The Third Method

In case you are not satisfied with the performance, you should re-render only when you could find a change in the size prop.

The Lifecycle method, known as the shouldComponentUpdate, is provided by React to help components determine whether to go for attempting the component’s re-render or not. In case the Lifecycle method returns true (true is returned by default in the situation when you fail to define the shouldComponentUpdate function), under such a situation whenever the parent re-renders, it also re-renders.

The benefit of shouldComponentUpdate can be taken in order to do a short-circuit in the overall process of rendering by returning false, on the condition neither the state, nor component props have changed. It is depicted as under:

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import React, { Component } from "react";
class StaticTitle extends Component {
    shouldComponentUpdate(nextProps, nextState) {
        if (
            /* Caution: You need to keep a watch here that the nextState is
               intensely equivalent to this.state as well as the  
               nextProps is intensely equivalent to
               this.props, failing which you may get into a bug where else you might
               run into a bug where you are rendering the short-circuits, though they
			   should actually not come */
        ) {
            return false;
        }
        return true;
   }
    render() {
        const { title, size } = this.props;
        const styles = {
            container: {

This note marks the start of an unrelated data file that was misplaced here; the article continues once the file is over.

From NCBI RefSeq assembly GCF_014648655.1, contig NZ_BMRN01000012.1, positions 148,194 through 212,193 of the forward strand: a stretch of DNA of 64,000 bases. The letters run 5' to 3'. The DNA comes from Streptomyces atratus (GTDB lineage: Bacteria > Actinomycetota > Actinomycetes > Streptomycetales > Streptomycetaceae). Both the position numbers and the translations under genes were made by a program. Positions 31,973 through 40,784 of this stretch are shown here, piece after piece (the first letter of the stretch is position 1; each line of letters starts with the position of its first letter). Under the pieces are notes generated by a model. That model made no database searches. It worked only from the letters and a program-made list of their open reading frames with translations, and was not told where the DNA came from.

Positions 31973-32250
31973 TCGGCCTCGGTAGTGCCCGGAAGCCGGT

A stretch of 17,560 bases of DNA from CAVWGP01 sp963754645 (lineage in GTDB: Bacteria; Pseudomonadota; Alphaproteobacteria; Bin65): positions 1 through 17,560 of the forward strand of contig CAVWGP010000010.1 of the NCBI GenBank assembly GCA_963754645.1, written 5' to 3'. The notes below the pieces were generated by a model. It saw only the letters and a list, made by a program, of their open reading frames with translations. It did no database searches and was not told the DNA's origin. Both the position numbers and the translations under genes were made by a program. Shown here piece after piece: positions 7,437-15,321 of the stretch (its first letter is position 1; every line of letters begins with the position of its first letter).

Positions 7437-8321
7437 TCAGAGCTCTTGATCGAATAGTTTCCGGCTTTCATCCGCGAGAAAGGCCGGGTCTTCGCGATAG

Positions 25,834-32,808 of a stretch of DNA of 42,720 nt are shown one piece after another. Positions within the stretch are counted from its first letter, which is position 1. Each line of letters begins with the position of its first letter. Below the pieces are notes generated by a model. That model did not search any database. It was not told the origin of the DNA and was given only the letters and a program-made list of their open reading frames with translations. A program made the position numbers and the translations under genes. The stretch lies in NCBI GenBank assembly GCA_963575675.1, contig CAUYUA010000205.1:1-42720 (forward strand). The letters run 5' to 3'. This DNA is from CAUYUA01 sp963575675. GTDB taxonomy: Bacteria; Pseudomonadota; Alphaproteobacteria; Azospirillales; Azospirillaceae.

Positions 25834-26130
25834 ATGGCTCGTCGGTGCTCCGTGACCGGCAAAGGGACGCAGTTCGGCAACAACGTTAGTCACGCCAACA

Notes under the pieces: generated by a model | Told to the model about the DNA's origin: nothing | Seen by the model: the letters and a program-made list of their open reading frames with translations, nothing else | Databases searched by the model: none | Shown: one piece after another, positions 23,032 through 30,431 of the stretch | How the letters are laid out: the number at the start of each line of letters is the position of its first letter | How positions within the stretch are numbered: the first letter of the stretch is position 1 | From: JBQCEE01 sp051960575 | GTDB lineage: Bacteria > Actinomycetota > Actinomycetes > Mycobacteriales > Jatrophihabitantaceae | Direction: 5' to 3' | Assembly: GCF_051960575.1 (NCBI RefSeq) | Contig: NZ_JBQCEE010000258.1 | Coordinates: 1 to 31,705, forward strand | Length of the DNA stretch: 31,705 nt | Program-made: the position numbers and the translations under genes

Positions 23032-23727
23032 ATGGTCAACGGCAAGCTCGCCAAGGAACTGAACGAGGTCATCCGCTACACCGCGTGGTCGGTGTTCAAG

fontSize: size
            }
        };
        return <span style = {styles.container}> {title} </span>;
    }
}
javascript

If you are going to adopt the above procedure, the resultant would be allowing the code to hamper or short-circuit the overall process of rendering, when the requirement is felt by the component.

Precaution: Points you need to keep in mind

Although you may go for the above-mentioned procedure, however, you need to be cautious. You need to make sure while using the Lifecycle Method shouldComponentUpdate, that you are intensely making a comparison of nextProps to this.state and nextStates to this.state, failing which you may end up getting an error message or a bug where you are rendering the short-circuits, though they should actually not come. This point is very important and you must make a note of it or else it would result in wasting your time and efforts.

With almost all the optimizations, the universal principle is that the last method should only be made use of when there are no alternatives. Here, the case is also the same. You should go for the last method only when you are finding any kind of performance issue. The first and the second methods are undoubtedly the best ones to suit your requirements as the last method can be seen as an opportunity to attract bugs, which you would not like to do.

Conclusion

In this guide, you have learned about how to change ReactJS styles dynamically. We elaborated three methods with examples. The first and second method does the work of changing ReactJS styles dynamically. The escape hatch is provided in the third method; in case you witness any kind of performance issues in the React or in the native components of React with dynamic styles.